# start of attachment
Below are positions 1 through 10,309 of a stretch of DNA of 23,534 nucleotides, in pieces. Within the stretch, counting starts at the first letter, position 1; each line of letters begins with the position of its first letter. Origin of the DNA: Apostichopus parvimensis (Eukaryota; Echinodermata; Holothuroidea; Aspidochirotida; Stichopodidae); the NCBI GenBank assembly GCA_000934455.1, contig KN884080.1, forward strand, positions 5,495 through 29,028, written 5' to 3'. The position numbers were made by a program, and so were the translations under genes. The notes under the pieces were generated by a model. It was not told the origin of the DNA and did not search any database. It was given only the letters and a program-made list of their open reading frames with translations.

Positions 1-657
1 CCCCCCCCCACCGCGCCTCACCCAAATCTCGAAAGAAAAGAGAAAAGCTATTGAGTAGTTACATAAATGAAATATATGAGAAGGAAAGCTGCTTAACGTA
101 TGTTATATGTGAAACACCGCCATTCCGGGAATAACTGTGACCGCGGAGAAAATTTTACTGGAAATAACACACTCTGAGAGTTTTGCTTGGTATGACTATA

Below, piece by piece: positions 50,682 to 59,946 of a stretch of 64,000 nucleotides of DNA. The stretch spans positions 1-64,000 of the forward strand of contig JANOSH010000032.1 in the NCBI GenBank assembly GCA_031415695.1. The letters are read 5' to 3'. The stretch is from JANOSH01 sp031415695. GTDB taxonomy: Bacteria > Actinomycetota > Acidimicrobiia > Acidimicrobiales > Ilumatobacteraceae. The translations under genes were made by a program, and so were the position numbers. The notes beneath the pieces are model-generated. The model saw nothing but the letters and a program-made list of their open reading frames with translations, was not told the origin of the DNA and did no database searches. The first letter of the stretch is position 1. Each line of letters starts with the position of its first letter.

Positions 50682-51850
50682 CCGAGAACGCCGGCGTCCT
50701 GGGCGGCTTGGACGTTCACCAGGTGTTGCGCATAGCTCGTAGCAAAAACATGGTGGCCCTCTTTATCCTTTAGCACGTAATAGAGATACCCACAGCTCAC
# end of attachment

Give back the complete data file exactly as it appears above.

Below are positions 1 through 10,309 of a stretch of DNA of 23,534 nucleotides, in pieces. Within the stretch, counting starts at the first letter, position 1; each line of letters begins with the position of its first letter. Origin of the DNA: Apostichopus parvimensis (Eukaryota; Echinodermata; Holothuroidea; Aspidochirotida; Stichopodidae); the NCBI GenBank assembly GCA_000934455.1, contig KN884080.1, forward strand, positions 5,495 through 29,028, written 5' to 3'. The position numbers were made by a program, and so were the translations under genes. The notes under the pieces were generated by a model. It was not told the origin of the DNA and did not search any database. It was given only the letters and a program-made list of their open reading frames with translations.

Positions 1-657
1 CCCCCCCCCACCGCGCCTCACCCAAATCTCGAAAGAAAAGAGAAAAGCTATTGAGTAGTTACATAAATGAAATATATGAGAAGGAAAGCTGCTTAACGTA
101 TGTTATATGTGAAACACCGCCATTCCGGGAATAACTGTGACCGCGGAGAAAATTTTACTGGAAATAACACACTCTGAGAGTTTTGCTTGGTATGACTATA

Below, piece by piece: positions 50,682 to 59,946 of a stretch of 64,000 nucleotides of DNA. The stretch spans positions 1-64,000 of the forward strand of contig JANOSH010000032.1 in the NCBI GenBank assembly GCA_031415695.1. The letters are read 5' to 3'. The stretch is from JANOSH01 sp031415695. GTDB taxonomy: Bacteria > Actinomycetota > Acidimicrobiia > Acidimicrobiales > Ilumatobacteraceae. The translations under genes were made by a program, and so were the position numbers. The notes beneath the pieces are model-generated. The model saw nothing but the letters and a program-made list of their open reading frames with translations, was not told the origin of the DNA and did no database searches. The first letter of the stretch is position 1. Each line of letters starts with the position of its first letter.

Positions 50682-51850
50682 CCGAGAACGCCGGCGTCCT
50701 GGGCGGCTTGGACGTTCACCAGGTGTTGCGCATAGCTCGTAGCAAAAACATGGTGGCCCTCTTTATCCTTTAGCACGTAATAGAGATACCCACAGCTCAC